Headquarters Allied Rapid Reaction Corps (HQ ARRC) provides NATO with a rapidly deployable, flexible HQ that can act as a Joint, Land or Corps HQ for operations and crisis response. Its multi-national ethos, combination of cultures and innovation, strong professional reputation in NATO and proven track record in interoperability are unique among its High Readiness Force (Land) (HRF(L)) peers.
2017 marked the 25th anniversary as HQ ARRC and 200th Anniversary of its antecedent, 1 Corps. Throughout its history the Corps has played a key role in international events. It began its journey fighting under Wellington at Waterloo. In the First World War it fought in France and Belgium, and in the Second World War it was responsible for two of the D-Day beachheads and a number of airborne assaults, as part of the Allied re-entry into Europe. Throughout the Cold War 1 (BR) Corps was the UK’s contribution to NATO’s defence against the Soviet Union.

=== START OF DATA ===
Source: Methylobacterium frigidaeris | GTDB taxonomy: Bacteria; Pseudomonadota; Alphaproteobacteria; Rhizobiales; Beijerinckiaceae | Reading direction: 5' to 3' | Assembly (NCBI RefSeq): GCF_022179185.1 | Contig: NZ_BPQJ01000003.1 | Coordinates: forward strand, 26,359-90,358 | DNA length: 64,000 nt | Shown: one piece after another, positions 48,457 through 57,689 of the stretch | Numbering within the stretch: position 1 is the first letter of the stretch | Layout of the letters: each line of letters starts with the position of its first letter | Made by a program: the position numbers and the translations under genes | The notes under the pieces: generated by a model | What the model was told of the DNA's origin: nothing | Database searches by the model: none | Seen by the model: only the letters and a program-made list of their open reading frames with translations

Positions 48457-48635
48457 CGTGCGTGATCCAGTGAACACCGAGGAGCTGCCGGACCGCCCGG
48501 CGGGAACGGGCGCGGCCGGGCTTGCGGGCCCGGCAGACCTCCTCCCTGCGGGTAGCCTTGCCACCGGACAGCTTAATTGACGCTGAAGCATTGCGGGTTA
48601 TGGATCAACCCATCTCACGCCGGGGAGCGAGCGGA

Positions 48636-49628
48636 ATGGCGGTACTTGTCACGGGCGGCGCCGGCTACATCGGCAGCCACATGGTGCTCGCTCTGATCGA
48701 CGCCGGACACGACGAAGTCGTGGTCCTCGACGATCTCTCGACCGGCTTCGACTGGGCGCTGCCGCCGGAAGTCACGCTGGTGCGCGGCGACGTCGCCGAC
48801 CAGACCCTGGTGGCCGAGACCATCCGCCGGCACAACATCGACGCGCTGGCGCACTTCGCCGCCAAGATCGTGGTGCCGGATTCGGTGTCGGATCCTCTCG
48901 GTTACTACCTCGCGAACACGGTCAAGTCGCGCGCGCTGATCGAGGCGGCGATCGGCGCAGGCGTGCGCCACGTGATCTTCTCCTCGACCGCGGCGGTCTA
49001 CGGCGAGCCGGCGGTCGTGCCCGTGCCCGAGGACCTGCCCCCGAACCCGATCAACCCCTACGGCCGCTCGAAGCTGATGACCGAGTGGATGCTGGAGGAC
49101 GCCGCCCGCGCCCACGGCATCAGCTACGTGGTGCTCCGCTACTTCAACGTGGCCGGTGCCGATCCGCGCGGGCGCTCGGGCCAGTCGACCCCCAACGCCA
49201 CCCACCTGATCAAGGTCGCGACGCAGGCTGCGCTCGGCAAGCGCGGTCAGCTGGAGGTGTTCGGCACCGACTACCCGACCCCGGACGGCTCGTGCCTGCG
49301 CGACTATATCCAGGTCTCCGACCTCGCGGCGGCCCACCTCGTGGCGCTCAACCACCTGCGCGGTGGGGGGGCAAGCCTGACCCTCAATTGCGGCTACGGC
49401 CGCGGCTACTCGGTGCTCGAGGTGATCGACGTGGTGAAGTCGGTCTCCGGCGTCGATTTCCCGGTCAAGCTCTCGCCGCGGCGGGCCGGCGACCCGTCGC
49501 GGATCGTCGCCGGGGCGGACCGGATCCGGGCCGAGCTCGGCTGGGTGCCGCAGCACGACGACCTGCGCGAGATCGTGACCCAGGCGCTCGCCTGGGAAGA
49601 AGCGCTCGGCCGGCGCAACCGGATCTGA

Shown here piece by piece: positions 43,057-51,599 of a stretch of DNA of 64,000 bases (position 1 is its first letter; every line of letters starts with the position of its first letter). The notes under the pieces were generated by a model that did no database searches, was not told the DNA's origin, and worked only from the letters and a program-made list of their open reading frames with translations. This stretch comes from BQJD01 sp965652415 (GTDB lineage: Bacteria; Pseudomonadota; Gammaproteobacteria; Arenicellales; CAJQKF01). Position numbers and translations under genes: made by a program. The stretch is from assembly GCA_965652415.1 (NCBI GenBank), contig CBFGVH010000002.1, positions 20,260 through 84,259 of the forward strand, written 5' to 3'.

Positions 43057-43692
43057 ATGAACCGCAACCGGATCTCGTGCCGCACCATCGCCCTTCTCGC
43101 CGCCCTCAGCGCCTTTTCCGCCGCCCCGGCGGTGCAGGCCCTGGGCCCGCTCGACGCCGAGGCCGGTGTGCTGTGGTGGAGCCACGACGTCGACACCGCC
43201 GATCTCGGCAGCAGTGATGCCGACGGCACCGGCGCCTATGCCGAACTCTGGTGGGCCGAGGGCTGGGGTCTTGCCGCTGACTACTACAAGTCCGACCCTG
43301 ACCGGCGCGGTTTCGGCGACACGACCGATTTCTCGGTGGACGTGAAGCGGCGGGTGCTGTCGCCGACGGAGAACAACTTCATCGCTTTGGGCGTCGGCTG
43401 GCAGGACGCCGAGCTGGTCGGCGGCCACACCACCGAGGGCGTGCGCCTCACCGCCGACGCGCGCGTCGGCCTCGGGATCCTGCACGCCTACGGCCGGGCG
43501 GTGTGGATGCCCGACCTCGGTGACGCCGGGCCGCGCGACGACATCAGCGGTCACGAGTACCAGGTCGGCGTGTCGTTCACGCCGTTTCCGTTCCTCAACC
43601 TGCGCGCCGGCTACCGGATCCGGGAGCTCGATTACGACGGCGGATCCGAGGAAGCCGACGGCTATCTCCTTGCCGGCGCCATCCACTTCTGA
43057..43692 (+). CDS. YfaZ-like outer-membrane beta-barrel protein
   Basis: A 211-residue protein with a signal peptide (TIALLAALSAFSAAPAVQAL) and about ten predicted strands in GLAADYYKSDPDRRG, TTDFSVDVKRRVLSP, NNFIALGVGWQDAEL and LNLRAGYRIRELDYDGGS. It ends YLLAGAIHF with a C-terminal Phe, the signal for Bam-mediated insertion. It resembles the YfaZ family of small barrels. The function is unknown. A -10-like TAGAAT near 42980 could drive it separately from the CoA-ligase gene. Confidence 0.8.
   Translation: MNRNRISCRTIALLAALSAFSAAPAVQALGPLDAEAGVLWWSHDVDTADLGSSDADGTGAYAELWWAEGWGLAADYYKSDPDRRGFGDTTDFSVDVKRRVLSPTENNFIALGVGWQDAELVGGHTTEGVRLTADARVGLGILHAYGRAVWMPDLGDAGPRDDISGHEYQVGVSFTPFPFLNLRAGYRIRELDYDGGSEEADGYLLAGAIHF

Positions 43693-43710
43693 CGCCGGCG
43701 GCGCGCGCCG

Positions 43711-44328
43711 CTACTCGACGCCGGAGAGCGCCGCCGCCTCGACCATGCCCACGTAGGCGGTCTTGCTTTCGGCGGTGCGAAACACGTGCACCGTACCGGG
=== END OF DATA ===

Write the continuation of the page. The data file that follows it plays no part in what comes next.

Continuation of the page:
With the end of the Cold War, HQ ARRC emerged as the first NATO Rapid Reaction Land Force Headquarters. Such was the success of the structure developed by ARRC, in 2002 it was used as the model for the development of other HRF(L) Headquarters. From 1994 until 2010, the ARRC was based in Rheindahlen, Germany. In 2010 the ARRC moved to its current location at, Imjin Barracks, Gloucester.
In line with its operational ethos, ARRC commanded the Land element of NATO's first ever deployment as part of the Implementation Force (IFOR) operation in Bosnia in 1995. It deployed again as the headquarters commanding Land Forces during the Kosovo War in 1999. Other operations have included the formation of the International Security Assistance Force (ISAF) in Afghanistan in 2006 and as ISAF Joint Command in 2011.
Today, the ARRC is the UK’s largest deployable Land HQ. It remains the UK’s contribution to NATO’s HRF(L) structure and is unique amongst all other HRF(L)s by falling under the direct Operational Command of Supreme Allied Commander, Europe (SACEUR) during peacetime.
Although HQ ARRC’s ‘framework nation’ is the United Kingdom, comprising approximately sixty percent of the overall staff, the ARRC is fully multinational in nature and organisation, with twenty-one NATO and Partner Nations overall contributing personnel. A number of other nations will become part of the ARRC before the end of 2017.